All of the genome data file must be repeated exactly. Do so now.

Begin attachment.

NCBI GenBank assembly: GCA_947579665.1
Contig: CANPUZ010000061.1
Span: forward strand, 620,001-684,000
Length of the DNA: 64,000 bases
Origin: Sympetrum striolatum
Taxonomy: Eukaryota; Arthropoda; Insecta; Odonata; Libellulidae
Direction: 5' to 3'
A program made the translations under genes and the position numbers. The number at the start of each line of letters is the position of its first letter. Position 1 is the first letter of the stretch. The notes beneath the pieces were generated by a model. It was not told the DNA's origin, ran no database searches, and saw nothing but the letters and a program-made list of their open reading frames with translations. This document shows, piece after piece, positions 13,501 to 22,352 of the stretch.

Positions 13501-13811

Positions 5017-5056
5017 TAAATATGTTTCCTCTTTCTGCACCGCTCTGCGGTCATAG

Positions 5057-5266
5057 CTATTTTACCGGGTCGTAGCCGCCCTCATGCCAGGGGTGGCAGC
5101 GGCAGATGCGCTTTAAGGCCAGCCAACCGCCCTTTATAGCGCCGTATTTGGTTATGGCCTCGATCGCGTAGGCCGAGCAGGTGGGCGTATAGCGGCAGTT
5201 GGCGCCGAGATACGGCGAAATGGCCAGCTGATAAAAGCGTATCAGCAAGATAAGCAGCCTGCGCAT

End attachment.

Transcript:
NCBI GenBank assembly: GCA_947579665.1
Contig: CANPUZ010000061.1
Span: forward strand, 620,001-684,000
Length of the DNA: 64,000 bases
Origin: Sympetrum striolatum
Taxonomy: Eukaryota; Arthropoda; Insecta; Odonata; Libellulidae
Direction: 5' to 3'
A program made the translations under genes and the position numbers. The number at the start of each line of letters is the position of its first letter. Position 1 is the first letter of the stretch. The notes beneath the pieces were generated by a model. It was not told the DNA's origin, ran no database searches, and saw nothing but the letters and a program-made list of their open reading frames with translations. This document shows, piece after piece, positions 13,501 to 22,352 of the stretch.

Positions 13501-13811

Positions 5017-5056
5017 TAAATATGTTTCCTCTTTCTGCACCGCTCTGCGGTCATAG

Positions 5057-5266
5057 CTATTTTACCGGGTCGTAGCCGCCCTCATGCCAGGGGTGGCAGC
5101 GGCAGATGCGCTTTAAGGCCAGCCAACCGCCCTTTATAGCGCCGTATTTGGTTATGGCCTCGATCGCGTAGGCCGAGCAGGTGGGCGTATAGCGGCAGTT
5201 GGCGCCGAGATACGGCGAAATGGCCAGCTGATAAAAGCGTATCAGCAAGATAAGCAGCCTGCGCAT